On 6 Jun 2005, at 14:36, Colm MacCarthaigh wrote:
> On Mon, Jun 06, 2005 at 01:49:35PM +0100, Niall O Broin wrote:
>> I realise that without more details about the networking
>> infrastructure, which I don't currently have, it might be hard to say,
>> but I'll ask anyway. In general, can this cause a problem, and if so,
>> how can it be obviated?
>> The most reliable way is to migrate the mac-address aswell, as part of
> the resilience. We do this for all of our servers, and we have 200ms
> failover with no problems. Though in our case we're using the linux
> bonding driver.
That thought had occured to me, but as far as I understand, the problem
this organisation has is with the packets from the same IP addresses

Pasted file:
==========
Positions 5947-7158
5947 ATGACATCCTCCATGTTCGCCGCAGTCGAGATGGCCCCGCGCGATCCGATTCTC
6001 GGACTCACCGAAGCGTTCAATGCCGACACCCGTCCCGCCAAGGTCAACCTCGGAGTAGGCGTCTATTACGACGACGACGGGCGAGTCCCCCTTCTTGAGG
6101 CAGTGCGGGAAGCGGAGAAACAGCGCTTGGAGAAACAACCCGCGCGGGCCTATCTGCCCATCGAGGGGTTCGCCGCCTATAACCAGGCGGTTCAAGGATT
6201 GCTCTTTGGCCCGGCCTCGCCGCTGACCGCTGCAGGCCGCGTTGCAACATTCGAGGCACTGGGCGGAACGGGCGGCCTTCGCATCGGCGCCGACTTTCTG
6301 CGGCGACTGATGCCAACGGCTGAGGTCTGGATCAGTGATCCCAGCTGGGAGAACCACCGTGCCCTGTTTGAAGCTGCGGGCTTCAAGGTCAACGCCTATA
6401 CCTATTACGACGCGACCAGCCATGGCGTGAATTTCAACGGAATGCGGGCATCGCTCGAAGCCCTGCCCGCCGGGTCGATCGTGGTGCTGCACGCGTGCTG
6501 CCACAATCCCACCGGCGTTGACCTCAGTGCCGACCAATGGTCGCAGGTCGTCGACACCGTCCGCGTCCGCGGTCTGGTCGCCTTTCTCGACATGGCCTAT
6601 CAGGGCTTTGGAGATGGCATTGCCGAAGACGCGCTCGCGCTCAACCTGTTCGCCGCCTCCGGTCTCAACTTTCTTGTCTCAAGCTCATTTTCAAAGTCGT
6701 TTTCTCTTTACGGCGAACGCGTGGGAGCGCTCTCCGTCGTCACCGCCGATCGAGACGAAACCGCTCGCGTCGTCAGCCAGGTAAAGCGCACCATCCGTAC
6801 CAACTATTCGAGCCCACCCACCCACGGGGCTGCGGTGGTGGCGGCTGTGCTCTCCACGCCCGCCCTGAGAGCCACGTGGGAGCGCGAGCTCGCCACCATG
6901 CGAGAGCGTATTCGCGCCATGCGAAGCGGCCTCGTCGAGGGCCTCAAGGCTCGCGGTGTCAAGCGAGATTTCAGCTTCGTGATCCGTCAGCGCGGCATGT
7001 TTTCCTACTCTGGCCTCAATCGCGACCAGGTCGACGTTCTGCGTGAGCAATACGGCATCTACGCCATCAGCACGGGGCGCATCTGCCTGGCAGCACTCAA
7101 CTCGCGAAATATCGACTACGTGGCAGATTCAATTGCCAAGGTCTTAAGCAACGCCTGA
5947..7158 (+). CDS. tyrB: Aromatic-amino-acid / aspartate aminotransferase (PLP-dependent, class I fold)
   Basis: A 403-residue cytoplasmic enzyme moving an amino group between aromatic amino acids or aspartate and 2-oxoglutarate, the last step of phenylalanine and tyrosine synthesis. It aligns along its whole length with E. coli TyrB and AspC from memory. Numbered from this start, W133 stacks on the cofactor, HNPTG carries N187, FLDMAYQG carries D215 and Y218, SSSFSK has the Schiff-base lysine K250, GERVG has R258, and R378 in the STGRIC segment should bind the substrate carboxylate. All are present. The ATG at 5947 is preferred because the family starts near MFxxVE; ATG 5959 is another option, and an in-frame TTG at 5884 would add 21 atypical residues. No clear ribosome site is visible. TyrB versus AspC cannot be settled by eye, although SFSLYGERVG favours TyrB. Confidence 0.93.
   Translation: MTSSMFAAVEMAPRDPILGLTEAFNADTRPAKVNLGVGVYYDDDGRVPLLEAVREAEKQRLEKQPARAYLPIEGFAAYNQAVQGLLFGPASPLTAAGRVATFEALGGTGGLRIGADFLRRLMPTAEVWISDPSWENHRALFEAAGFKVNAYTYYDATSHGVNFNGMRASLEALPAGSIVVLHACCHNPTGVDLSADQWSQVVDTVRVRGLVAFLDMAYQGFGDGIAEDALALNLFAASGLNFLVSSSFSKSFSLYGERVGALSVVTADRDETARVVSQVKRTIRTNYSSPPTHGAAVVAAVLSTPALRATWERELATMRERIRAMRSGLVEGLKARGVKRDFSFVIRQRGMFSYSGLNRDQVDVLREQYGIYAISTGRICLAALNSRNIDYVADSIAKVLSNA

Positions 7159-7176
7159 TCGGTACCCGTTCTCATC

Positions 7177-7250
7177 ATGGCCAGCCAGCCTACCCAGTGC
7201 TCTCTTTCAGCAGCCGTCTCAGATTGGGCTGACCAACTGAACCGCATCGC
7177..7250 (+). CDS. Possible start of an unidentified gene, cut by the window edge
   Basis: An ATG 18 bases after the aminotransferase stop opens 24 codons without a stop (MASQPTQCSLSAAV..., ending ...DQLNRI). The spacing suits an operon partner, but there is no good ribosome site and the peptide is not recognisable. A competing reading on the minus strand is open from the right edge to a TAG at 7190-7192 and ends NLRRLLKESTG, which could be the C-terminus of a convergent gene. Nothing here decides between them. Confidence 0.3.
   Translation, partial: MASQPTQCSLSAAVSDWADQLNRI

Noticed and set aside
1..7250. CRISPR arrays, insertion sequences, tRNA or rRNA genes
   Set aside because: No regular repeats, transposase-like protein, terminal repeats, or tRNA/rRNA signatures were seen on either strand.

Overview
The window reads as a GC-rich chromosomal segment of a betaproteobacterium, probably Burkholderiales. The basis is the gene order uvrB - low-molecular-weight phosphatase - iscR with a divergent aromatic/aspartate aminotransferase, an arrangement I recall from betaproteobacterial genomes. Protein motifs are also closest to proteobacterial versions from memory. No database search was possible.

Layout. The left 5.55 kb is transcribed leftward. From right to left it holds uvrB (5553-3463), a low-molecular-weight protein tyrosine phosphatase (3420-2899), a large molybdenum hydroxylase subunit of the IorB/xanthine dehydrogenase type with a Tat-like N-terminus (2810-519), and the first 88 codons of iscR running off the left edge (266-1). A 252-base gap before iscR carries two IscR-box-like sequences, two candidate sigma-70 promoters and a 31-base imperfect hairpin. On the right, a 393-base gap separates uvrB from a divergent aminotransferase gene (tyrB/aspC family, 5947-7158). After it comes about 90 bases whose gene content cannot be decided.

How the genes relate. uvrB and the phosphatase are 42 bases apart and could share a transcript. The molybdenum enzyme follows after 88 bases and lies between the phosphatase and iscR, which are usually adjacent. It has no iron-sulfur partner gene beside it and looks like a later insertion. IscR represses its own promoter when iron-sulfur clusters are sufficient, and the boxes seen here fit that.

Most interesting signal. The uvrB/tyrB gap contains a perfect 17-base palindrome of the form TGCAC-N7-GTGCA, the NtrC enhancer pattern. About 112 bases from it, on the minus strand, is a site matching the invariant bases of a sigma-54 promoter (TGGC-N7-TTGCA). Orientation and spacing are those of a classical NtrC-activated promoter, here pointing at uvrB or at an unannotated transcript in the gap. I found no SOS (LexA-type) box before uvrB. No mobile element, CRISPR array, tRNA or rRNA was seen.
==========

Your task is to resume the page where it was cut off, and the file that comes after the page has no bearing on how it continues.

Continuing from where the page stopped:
coming in on different ports. However, I could well be misinformed.
This is for a large European organisation, and on occasion, getting
accurate technical information through the layers can be a tad tricky.
> If this isn't an option, then the very least the failover should do is
> to trigger a few outbound packets to the gateway after failover occurs,
> to give the network a chance to learn the new MAC address.
That's a plan - I must do that.
> After that, if the switches/gateway don't play nice, it's arp-timout
> tuning time :/
Which amounts to saying - "We have an application level issue, and to
solve it, you're going to have to change the network configuration". If
I felt that bloody lucky, I'd buy lottery tickets, and to hell with the
> That said, it mostly just-works these days.
I hope so. It looks like some testing will be in order anyway -
trivially easy to test of course, but we might be able to get a few
quid out of them for it anyway :-)
One part of the organisation wants to have a very important system made
highly available, so it's a question of persuading the other part to do
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